Summer start for £20m Cowgate vision

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WORK is set to start next summer on a £20 million scheme to build nightclubs, bars, restaurants, offices and shops on the fire-hit Cowgate site.

Developers have been invited to submit bids for the major project, which is also expected to include flats above South Bridge, before a planning application is submitted early next year.

The joint-owners of the site today said the project could be completed as early as the summer of 2007.

It marks a major step forward for plans to breathe new life into the landmark plot following the completion of an economic appraisal study to explore development options earlier this year.

City chiefs were adamant in the aftermath of the December 2002 blaze that the site was to be re-developed sooner rather than later.

Award-winning city architect Malcolm Fraser, who designed Dance Base in the Grassmarket, has already delivered early sketches of the proposed scheme to the joint-owners as work progresses on the final design.

Mr Fraser last year unveiled his vision for the fire-hit site, including a central square, "historic" closes and wide steps linking the site to the Cowgate and surrounding streets.

The owners of the site include Raymond Codona, owner of the former Leisureland amusement arcade; Hafid Mahboub, the owner of La Belle Angele nightclub; Forbes Leslie, the owner of the Gilded Balloon building; and Edinburgh University.

A new building, which was expected to be of contemporary design, would be around the same height as its destroyed predecessor and would feature a mixture of traditional stonework and glass to let light into the site.

A spokesman for the joint-owners today said: "The owners of the site on Cowgate and South Bridge which was severely damaged by a fire in December 2002 and subsequently demolished have combined their interests and are now to seek a development partner to assist in the redevelopment of this important and historical site.

"Once a development partner is selected, a planning application will be lodged with a view to starting on-site in the summer of 2005 and a hoped-for completion in the summer of 2007.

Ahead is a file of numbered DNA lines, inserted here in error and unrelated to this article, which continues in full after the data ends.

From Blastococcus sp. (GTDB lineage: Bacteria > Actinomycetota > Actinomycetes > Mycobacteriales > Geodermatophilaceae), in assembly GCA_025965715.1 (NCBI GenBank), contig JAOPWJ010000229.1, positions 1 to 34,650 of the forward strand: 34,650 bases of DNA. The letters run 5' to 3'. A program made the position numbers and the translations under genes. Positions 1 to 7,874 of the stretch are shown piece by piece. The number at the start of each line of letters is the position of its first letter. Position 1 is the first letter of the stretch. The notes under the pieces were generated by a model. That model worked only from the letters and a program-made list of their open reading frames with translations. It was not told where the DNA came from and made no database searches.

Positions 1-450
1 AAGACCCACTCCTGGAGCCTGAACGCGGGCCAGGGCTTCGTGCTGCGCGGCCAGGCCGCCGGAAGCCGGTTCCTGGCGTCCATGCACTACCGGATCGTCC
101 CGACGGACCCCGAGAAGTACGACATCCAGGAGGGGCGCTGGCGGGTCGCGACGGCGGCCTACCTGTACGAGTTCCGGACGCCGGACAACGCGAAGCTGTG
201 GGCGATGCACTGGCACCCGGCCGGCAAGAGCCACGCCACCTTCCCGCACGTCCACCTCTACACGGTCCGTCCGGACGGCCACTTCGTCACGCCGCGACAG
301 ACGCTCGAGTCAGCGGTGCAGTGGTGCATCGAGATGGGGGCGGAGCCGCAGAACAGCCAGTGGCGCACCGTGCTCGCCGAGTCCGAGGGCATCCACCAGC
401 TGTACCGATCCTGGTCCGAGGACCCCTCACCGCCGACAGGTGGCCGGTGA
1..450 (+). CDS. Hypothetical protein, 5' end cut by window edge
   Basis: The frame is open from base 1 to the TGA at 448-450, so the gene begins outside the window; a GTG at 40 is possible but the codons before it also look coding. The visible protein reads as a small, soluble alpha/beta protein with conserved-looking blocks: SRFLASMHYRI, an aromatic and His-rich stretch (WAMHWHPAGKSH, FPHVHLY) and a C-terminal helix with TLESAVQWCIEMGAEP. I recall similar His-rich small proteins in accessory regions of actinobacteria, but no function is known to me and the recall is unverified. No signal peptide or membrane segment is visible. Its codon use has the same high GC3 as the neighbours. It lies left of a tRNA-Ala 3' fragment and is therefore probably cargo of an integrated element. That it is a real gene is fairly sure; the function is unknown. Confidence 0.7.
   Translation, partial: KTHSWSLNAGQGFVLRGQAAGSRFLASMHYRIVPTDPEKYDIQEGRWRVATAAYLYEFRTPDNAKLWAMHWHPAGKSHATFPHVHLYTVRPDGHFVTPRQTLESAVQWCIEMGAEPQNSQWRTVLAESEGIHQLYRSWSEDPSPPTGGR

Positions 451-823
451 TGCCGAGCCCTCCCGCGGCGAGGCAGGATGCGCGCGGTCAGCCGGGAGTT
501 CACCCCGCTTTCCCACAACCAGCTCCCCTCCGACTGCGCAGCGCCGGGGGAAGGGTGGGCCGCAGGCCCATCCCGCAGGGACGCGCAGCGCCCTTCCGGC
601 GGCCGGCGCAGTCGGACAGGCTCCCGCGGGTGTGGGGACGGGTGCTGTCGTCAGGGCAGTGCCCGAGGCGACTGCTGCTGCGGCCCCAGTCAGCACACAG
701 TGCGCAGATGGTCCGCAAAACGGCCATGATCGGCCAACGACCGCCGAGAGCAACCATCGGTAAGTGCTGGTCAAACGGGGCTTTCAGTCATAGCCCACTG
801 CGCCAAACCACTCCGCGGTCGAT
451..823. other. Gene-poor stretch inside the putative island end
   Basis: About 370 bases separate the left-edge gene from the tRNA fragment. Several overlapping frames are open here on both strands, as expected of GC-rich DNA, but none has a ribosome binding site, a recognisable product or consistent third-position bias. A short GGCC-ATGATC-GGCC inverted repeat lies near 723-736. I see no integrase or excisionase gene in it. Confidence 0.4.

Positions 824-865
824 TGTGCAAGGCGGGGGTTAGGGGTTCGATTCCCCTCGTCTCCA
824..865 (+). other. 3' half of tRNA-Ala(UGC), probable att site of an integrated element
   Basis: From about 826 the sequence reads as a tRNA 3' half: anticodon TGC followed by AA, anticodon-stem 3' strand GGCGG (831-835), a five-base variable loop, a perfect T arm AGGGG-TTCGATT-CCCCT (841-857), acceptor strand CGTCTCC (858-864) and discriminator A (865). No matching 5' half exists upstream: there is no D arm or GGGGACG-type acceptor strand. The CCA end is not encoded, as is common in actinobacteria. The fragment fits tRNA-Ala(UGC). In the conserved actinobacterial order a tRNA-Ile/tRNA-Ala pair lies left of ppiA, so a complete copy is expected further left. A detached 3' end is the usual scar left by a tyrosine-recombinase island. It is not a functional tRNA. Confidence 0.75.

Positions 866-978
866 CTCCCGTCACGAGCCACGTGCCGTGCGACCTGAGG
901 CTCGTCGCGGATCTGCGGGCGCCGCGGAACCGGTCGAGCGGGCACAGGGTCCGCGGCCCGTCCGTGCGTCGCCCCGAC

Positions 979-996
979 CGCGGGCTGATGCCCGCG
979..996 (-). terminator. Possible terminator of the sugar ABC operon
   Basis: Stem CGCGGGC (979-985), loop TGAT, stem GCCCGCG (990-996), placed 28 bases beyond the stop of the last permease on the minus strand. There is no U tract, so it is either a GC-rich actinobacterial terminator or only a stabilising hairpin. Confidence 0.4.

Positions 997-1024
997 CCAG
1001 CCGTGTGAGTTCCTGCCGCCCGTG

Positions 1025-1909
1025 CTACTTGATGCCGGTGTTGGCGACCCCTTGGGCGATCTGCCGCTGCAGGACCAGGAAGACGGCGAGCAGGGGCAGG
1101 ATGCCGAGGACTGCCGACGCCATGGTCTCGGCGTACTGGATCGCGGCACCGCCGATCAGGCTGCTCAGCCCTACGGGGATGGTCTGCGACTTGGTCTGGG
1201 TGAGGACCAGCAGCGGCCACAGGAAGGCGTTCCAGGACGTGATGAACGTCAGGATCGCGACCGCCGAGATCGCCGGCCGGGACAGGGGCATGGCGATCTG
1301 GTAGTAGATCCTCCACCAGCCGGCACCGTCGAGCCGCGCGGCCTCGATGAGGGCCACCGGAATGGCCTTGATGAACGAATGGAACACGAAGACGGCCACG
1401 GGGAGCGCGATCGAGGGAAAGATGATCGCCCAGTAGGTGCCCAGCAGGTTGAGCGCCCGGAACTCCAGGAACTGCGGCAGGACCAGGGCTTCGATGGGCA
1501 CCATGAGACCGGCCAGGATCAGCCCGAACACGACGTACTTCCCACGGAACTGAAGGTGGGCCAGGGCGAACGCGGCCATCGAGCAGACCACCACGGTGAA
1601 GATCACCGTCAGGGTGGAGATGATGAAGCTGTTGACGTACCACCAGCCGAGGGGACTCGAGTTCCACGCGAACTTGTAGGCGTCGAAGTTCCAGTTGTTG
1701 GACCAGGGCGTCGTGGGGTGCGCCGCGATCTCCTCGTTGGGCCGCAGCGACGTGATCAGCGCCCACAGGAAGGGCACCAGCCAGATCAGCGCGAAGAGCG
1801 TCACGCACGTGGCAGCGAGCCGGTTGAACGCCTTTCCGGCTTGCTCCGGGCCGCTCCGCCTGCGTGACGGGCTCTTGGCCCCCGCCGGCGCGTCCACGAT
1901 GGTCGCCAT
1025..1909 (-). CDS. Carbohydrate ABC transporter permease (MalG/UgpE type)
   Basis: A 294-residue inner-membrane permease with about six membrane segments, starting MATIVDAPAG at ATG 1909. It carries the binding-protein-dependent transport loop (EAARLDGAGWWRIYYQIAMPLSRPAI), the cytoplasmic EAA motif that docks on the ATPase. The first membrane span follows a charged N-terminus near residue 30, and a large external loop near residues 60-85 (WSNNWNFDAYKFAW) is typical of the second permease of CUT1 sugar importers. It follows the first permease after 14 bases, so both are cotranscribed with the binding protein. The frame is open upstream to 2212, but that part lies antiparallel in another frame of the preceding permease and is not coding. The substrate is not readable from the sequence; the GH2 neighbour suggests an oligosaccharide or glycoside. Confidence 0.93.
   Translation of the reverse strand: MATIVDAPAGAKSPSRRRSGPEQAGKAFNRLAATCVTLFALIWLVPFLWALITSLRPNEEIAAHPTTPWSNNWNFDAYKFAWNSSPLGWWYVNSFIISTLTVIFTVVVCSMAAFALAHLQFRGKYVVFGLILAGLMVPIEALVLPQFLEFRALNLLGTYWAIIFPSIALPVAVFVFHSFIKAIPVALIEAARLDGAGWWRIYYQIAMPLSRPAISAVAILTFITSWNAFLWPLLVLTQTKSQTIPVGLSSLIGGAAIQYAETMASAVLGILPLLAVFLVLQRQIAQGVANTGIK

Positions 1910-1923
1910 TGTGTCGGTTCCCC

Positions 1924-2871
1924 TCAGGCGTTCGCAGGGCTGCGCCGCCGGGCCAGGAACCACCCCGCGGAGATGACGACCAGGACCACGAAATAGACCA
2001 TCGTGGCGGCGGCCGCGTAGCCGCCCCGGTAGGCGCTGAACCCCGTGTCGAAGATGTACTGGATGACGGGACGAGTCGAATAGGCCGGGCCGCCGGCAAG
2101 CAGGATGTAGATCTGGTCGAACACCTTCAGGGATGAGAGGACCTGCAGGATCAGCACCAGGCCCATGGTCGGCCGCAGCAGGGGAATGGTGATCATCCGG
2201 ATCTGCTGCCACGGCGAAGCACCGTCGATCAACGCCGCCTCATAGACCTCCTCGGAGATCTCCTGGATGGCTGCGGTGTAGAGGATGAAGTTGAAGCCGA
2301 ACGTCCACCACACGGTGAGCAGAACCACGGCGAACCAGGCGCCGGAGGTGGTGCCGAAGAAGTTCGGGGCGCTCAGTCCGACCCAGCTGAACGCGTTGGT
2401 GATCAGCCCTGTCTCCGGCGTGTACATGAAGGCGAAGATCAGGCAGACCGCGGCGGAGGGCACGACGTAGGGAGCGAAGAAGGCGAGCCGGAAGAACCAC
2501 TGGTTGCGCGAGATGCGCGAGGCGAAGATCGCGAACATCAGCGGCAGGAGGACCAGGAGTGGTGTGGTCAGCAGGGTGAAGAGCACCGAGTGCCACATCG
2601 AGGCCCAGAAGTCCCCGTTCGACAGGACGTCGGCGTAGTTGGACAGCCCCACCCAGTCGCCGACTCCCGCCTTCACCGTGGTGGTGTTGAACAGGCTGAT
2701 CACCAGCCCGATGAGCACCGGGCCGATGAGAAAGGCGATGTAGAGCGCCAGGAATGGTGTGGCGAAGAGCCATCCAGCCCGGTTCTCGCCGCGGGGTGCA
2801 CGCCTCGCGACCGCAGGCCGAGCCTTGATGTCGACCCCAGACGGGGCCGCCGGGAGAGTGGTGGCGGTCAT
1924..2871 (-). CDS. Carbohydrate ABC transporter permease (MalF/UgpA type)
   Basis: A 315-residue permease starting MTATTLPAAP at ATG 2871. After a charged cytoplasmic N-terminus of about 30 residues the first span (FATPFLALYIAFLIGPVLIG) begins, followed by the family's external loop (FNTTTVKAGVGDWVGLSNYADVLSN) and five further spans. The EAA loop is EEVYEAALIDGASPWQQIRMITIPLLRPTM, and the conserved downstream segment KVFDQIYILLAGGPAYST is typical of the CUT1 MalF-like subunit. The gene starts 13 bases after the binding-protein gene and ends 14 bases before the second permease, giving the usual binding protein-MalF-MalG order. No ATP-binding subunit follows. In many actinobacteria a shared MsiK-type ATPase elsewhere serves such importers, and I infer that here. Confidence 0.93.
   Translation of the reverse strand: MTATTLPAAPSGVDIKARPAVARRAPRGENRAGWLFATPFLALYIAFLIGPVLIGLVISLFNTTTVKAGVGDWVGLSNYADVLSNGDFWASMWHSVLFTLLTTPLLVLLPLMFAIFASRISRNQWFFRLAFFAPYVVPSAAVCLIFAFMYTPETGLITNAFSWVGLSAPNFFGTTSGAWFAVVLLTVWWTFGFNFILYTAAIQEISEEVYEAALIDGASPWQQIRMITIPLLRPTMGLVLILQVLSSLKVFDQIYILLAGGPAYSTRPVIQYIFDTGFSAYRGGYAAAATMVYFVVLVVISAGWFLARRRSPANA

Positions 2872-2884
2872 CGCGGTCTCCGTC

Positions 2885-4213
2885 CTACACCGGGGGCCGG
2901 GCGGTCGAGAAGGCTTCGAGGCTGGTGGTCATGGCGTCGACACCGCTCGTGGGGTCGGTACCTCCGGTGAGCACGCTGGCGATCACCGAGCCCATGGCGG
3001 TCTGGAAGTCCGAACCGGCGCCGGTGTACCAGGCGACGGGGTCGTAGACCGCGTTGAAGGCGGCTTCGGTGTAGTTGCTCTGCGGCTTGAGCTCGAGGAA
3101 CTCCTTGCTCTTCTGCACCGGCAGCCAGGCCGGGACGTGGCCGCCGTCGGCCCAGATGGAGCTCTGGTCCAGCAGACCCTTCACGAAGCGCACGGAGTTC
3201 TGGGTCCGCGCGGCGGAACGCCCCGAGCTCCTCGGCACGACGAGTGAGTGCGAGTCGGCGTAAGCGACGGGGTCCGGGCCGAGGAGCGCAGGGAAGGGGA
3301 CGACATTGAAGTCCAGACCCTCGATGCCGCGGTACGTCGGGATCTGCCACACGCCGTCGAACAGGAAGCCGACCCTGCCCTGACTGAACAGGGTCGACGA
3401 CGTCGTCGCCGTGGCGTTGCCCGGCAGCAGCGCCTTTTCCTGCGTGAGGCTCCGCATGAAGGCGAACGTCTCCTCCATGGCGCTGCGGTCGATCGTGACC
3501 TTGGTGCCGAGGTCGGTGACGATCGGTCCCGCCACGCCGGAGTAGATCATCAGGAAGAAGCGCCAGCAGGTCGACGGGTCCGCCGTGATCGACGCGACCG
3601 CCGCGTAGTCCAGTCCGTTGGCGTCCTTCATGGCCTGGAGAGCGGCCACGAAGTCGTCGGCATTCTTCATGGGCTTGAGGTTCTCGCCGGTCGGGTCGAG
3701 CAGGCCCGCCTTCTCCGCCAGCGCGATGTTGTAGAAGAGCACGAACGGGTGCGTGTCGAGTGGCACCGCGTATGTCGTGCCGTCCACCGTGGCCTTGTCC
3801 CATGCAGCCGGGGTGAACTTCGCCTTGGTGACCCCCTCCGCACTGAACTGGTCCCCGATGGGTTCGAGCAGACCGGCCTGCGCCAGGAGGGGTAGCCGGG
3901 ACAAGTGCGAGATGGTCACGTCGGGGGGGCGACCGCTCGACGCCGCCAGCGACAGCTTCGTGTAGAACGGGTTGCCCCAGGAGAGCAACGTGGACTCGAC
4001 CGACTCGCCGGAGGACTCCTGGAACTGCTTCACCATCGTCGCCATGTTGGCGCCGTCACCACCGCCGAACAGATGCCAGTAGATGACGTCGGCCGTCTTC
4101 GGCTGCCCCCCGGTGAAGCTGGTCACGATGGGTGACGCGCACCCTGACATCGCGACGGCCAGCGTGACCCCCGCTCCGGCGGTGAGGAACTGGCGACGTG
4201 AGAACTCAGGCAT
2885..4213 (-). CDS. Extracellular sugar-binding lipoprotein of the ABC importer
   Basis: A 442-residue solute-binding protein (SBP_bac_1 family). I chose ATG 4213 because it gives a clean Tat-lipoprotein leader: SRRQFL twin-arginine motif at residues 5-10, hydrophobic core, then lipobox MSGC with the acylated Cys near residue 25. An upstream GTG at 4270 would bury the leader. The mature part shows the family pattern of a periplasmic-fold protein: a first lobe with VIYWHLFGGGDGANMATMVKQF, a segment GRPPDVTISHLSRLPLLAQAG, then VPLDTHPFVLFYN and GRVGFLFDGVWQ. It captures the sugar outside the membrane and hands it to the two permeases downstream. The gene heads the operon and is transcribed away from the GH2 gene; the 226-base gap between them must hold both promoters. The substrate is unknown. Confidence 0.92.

"At present, the development proposals include reinstating many of the previous uses, including nightclubs, bars, restaurants, retail and offices.

"The upper-floor accommodation above South Bridge will be the subject of a detailed discussion with the chosen developer. The development project construction value is likely to be in the order of 20m."

Edinburgh City Council leader Donald Anderson today welcomed the progress on re-developing the site.

He added: "I am delighted to hear this and it is fantastic news for the city."

Last year, comedy club promoter Karen Koren revealed she had given up hope of her Gilded Balloon empire returning to the site of the Cowgate fire and claimed she had been "frozen out" of plans for the site’s future.

The Fringe impresario said she had abandoned plans for a return "home" for her well-known comedy club.

She said she was resigned to losing out because she had no legal rights to return to the Cowgate as she was only renting the Gilded Balloons landmark building. But she was "devastated" she was being given no role in discussing the future of the fire-hit site.

More than 150 fire appliances from across central Scotland helped tackle the flames for a period of 52 hours, until the fire was extinguished shortly before midnight on December 9, 2002.

Firefighters from across the Lothians, Fife and Strathclyde regions clocked up 700 "shifts" fighting the blaze, which destroyed 12 properties in the heart of the Old Town. The fire has been blamed on a faulty fuse box.

On December 7, at about 8pm, eight fire appliances were mobilised after a fire alarm went off at Edinburgh University premises on South Bridge. The second call came from nightclub La Belle Angele, at Hasties Close, two minutes later.

Fire chiefs then received a third call at 8.15pm from the manager of Leisureland at South Bridge.

The firefighters first on the scene found a blaze on the first-floor area of the Living Room pub, which spread quickly through the multi-storey buildings dating back to the 17th century.